I can already tell that it will be a great source of play and blogging material.
Back in the days of yore, you could find game collections on floppy disks for ridiculously low prices. And they were always hot messes that, despite the bargain basement prices, you still overpaid for. Well, Clubhouse Games provides an answer for ‘what if one of those collections was good?’ Of course, it costs more than ‘fifty games for five dollars’ tag but that’s the price you pay for quality and actually working.
Of course, there’s a lot you WON’T get. Anything that is a licensed product is not going to be a part of Clubhouse. No Euros, no War Games, no Ameritrash. If there’s a copyright attached, it’s not there. Abstract strategy games and card games and party games. If those aren’t your jam, this isn’t your clubhouse.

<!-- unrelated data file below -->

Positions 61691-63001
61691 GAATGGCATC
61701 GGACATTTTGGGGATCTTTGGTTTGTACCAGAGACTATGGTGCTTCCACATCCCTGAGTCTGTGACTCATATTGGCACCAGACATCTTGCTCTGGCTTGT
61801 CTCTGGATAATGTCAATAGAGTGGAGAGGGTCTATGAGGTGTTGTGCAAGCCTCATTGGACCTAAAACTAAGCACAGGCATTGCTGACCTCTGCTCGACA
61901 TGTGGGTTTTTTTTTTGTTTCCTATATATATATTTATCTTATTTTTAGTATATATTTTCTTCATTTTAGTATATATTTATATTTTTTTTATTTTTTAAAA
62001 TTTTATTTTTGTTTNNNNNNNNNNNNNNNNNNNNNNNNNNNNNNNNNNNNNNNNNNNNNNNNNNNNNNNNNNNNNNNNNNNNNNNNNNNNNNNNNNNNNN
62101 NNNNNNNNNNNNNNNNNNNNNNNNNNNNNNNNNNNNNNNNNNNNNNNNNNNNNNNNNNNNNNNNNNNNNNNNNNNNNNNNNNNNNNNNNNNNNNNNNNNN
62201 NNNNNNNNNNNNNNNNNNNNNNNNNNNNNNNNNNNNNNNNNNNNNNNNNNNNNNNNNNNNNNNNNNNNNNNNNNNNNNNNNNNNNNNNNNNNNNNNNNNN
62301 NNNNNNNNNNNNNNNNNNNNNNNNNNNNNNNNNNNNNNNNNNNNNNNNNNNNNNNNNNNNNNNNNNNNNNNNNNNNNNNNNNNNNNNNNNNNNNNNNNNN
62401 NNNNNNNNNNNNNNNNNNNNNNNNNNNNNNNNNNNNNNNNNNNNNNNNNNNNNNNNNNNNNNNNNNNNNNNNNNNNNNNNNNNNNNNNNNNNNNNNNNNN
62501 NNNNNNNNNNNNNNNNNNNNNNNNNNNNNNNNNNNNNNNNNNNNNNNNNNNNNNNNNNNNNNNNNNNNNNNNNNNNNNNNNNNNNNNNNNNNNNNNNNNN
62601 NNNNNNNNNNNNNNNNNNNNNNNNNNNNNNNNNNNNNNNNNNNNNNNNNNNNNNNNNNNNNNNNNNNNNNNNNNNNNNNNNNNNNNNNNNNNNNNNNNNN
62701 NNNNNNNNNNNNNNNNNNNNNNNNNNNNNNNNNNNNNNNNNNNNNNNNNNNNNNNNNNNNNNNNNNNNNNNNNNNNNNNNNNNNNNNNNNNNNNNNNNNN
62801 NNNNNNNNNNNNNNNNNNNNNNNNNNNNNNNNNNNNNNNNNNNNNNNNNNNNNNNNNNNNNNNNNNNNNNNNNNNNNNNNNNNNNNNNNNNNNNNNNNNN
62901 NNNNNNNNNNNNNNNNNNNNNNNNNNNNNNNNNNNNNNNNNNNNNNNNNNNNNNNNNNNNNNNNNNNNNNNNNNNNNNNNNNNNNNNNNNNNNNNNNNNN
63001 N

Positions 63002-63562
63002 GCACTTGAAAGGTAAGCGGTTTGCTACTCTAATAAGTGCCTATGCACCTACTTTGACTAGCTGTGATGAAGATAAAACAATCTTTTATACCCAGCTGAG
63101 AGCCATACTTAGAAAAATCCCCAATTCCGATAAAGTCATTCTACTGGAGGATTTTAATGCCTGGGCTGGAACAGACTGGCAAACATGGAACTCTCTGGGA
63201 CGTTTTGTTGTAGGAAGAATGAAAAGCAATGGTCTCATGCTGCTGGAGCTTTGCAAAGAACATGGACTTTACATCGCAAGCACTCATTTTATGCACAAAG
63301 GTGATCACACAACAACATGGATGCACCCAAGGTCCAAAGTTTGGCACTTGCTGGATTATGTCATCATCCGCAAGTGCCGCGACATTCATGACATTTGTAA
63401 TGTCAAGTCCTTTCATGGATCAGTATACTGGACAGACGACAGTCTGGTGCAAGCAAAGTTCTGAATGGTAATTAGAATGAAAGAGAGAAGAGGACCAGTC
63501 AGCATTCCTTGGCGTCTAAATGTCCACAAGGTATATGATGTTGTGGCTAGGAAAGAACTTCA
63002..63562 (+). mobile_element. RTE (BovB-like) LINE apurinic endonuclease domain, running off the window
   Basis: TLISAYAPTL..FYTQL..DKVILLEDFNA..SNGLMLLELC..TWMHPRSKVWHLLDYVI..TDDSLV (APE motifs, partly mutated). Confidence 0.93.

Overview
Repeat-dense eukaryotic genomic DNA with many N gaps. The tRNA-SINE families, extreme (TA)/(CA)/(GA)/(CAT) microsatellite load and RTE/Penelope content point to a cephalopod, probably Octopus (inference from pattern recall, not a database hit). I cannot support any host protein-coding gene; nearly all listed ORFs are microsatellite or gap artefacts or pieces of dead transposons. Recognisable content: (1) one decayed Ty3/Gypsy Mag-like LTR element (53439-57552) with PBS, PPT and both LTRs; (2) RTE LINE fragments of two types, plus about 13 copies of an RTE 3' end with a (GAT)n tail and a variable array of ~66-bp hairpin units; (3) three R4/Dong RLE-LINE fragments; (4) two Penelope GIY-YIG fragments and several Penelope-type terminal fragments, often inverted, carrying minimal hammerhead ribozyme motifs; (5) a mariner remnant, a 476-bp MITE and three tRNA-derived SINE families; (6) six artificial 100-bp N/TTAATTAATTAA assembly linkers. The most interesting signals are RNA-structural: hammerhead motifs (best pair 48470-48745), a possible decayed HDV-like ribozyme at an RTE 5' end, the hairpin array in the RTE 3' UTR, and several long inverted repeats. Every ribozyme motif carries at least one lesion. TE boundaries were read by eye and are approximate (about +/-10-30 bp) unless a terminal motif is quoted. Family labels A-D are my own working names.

What you do get is an eccentric, eclectic collection of games, ranging from century old classics to things like tank fights and toy boxing. There are even games like darts and bowling that are callbacks to wII sports.
It would be fascinating to see the process Nintendo had of selecting the games. I’m surprised there isn’t a form of Poker, let alone Go (Even a 9x9 board would have been something). Euchre would have been nice too. But you still get a wide selection of family games for a variety of occasions.
But the real star is the interface. There has been an endless history of game collections in the digital world and most of them have ranged from meh to terrible. Clubhouse Games works because it has an exceedingly clean and user-friendly interface. You can actually learn how to play and then actually play the games. It’s easy and it’s not easy to achieve that kind of easy.
Clubhouse Games is not what I think of when it comes to gaming on the Switch or gaming online. But... it’s good.
Originally posted on www.gnomepondering.com